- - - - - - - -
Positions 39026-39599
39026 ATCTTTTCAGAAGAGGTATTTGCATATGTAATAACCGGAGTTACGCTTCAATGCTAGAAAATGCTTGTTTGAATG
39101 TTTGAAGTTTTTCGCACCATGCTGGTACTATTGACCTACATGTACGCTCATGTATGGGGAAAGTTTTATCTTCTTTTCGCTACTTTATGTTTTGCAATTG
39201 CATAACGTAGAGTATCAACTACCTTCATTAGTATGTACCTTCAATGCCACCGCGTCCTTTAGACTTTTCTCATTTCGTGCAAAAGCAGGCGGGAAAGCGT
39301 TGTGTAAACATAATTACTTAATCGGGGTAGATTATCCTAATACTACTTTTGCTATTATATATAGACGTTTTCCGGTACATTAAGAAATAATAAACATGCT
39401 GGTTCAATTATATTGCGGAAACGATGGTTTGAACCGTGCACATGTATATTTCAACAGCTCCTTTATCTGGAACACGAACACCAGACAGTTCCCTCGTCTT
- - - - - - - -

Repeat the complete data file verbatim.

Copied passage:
Positions 39026-39599
39026 ATCTTTTCAGAAGAGGTATTTGCATATGTAATAACCGGAGTTACGCTTCAATGCTAGAAAATGCTTGTTTGAATG
39101 TTTGAAGTTTTTCGCACCATGCTGGTACTATTGACCTACATGTACGCTCATGTATGGGGAAAGTTTTATCTTCTTTTCGCTACTTTATGTTTTGCAATTG
39201 CATAACGTAGAGTATCAACTACCTTCATTAGTATGTACCTTCAATGCCACCGCGTCCTTTAGACTTTTCTCATTTCGTGCAAAAGCAGGCGGGAAAGCGT
39301 TGTGTAAACATAATTACTTAATCGGGGTAGATTATCCTAATACTACTTTTGCTATTATATATAGACGTTTTCCGGTACATTAAGAAATAATAAACATGCT
39401 GGTTCAATTATATTGCGGAAACGATGGTTTGAACCGTGCACATGTATATTTCAACAGCTCCTTTATCTGGAACACGAACACCAGACAGTTCCCTCGTCTT